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The subterranean world is an unexplored, under researched frontier that we tend to regard as an empty place. Further exploration, although fragmentary, has revealed that a diverse range of fauna live underground.

The animals that live in aquifers, underwater pools and caves are called stygofauna. They inhabit a wide variety of groundwater environments – in both fresh and saline water, located in rock, clay, gravel, karst, sediment, fissures, cracks and caves. Stygofauna are found in all states of Australia, but appear particularly diverse in the desert regions where the underground water provides a refuge from the arid conditions on the surface above.

Stygofauna mainly consist of crustaceans, syncarids, snails, worms, diving beetles, mites, insects and fish. They are highly adapted to their localised niche within an aquifer. Commonly their adaptations are a lack of eyes, pale pigmentation, slow metabolism to cope with food shortages and long antennae and legs to provide sensory information in their pitch black world.

Australian stygofauna are closely related to stygofauna species in other continents. This indicates that these stygofauna species originally had a common ancestor in the ancient continents of Gondwana and Pangeae, and that the groundwater and its inhabitants were present before the ancient super continents split apart.

The vertebrate stygofauna are fish, two species that have been identified are the blind gudgeon and the blind cave eel. The blind cave eel is the world's longest cave fish, it is pure white and eyeless and may grow 40 cm. The blind gudgeon has been found in fresh and salt water at depths of 68 metres below the surface at water temperatures of 30 degrees C. They move widely through the water column, and adapt to the remarkable range of chemical and physical characteristics that exist in different water masses. They hunt other stygofauna and terrestrial insects accidentally introduced into the aquatic system. Very little is known of the biology and reproduction of either species. In view of the limited studies of stygofauna fish, there may be other species. There is anecdotal evidence of fish which could only have originated from underground aquatic systems swimming near the surface of deep bores.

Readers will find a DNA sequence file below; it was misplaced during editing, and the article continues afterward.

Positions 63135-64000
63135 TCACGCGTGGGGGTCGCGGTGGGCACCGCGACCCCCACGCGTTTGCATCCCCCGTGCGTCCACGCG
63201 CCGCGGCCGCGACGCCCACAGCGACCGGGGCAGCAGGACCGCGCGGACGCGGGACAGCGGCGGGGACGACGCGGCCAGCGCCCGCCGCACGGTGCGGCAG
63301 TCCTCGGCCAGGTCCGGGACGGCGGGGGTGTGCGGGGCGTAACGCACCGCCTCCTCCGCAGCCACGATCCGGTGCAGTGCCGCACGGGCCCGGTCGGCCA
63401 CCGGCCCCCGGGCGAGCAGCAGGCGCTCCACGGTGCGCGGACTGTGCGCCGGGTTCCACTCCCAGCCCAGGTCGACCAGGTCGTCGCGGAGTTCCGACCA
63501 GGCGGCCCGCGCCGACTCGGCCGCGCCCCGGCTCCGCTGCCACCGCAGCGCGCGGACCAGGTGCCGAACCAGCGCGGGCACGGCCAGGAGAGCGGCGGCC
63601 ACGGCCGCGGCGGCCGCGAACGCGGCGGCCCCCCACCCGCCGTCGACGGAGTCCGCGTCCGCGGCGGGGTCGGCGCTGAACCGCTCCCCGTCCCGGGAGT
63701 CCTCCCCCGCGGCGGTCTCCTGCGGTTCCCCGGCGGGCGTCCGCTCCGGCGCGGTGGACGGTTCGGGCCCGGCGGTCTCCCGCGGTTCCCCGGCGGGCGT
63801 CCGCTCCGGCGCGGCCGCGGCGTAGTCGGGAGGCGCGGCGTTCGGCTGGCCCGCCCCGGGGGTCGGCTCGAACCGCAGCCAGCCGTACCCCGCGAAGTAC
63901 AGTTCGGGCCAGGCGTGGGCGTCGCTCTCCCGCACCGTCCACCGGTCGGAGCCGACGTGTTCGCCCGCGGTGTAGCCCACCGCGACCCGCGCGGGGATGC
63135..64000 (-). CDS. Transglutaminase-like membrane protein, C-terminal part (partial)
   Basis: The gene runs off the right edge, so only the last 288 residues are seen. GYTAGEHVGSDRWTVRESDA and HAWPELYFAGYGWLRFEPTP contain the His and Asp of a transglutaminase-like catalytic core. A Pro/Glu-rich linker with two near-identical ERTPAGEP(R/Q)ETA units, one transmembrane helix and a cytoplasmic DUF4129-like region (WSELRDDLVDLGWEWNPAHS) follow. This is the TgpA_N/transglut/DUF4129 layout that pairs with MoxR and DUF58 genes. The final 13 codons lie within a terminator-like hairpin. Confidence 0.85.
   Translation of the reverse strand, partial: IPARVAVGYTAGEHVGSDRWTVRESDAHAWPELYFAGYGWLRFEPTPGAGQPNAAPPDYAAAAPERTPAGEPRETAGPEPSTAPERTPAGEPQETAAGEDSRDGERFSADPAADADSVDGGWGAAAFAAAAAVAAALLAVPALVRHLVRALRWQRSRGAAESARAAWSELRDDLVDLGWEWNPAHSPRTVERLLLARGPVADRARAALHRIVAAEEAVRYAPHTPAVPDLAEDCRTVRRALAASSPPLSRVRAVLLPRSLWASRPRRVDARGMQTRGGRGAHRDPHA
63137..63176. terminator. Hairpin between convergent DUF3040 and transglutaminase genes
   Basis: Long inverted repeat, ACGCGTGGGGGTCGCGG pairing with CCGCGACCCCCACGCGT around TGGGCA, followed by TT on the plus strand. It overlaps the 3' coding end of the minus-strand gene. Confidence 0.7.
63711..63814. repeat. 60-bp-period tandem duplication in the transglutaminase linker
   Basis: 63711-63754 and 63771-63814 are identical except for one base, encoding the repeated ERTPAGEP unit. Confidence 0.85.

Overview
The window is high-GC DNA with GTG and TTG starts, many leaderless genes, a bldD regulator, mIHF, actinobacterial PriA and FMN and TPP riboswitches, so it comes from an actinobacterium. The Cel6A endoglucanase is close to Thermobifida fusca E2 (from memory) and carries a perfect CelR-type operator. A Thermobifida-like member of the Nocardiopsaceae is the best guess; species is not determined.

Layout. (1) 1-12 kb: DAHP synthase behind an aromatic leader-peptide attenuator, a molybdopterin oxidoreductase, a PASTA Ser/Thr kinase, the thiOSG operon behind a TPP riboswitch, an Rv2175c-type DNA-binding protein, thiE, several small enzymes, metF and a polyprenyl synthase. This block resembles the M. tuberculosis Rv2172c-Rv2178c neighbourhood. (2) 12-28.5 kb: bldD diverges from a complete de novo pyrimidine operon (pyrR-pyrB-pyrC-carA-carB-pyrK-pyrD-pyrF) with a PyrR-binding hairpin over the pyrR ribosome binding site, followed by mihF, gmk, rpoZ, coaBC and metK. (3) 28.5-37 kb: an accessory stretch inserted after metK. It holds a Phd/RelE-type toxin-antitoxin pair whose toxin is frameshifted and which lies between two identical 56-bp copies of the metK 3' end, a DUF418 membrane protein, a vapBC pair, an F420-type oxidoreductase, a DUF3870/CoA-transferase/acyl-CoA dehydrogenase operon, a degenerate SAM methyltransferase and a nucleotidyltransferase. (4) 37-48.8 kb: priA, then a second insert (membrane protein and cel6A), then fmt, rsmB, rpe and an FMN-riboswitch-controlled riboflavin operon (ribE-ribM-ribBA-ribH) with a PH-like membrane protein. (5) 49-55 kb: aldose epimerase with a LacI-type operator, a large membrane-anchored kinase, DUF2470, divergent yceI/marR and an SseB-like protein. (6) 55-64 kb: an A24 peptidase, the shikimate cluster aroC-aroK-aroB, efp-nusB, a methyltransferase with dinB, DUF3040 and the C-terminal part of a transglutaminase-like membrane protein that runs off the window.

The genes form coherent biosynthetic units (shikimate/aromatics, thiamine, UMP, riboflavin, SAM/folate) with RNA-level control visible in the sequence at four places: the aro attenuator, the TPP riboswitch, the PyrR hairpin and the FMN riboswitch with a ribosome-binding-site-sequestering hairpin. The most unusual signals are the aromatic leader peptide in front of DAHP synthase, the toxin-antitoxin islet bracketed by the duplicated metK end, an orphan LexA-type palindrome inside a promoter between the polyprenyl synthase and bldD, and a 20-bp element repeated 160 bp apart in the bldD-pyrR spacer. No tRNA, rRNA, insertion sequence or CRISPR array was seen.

Human pressure is threatening this newly discovered biodiversity through uncontrolled groundwater use, excavation, pollution and by contamination.

Stygofauna are very under researched but it is believed that they may have an important function in regulating and maintaining aquifers by preventing subsidence, bioremediation of waste, nutrient cycling and improving underground water quality. Our knowledge of these functional relationships is almost nonexistent and some scientists warn that we may only discover their significance as problems arise when groundwater biodiversity declines or disappears.

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Why does attentiveness to nature matter? In a very fundamental sense, we are what we pay attention to. Paying heed to beauty, grace, and everyday miracles promotes a sense of possibility and coherence that runs deeper and truer than the often illusory commercial, social "realities" advanced by mainstream contemporary culture. ... Our attention is precious, and what we choose to focus it on has enormous consequences. What we choose to look at, and to listen to--these choices change the world. As Thich Nhat Hanh has pointed out, we become the bad television programs that we watch. A society that expends its energies tracking the latest doings of the celebrity couple is fundamentally distinct from one that watches for the first arriving spring migrant birds, or takes a weekend to check out insects in a mountain stream, or looks inside flowers to admire the marvelous ingenuities involved in pollination. The former tends to drag culture down to its lowest commonalities; the latter can lift us up in a sense of unity with all life. The Way of Natural History, edited by Thomas Lowe Fleischner and published by Trinity University Press (Texas)